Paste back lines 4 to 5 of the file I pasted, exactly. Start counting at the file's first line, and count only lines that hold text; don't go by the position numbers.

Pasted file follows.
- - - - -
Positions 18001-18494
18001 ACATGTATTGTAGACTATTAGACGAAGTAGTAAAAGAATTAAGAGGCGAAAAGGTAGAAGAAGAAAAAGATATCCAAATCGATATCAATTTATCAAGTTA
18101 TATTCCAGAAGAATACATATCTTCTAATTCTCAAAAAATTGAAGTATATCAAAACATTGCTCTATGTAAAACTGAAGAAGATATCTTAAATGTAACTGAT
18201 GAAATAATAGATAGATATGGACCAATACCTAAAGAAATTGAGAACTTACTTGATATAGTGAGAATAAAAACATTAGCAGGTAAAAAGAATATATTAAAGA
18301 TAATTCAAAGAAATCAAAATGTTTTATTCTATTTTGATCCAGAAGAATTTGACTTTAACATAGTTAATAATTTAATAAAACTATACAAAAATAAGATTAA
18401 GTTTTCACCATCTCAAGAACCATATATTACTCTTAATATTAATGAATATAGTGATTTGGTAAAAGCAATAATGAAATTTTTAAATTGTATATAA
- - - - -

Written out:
18201 GAAATAATAGATAGATATGGACCAATACCTAAAGAAATTGAGAACTTACTTGATATAGTGAGAATAAAAACATTAGCAGGTAAAAAGAATATATTAAAGA
18301 TAATTCAAAGAAATCAAAATGTTTTATTCTATTTTGATCCAGAAGAATTTGACTTTAACATAGTTAATAATTTAATAAAACTATACAAAAATAAGATTAA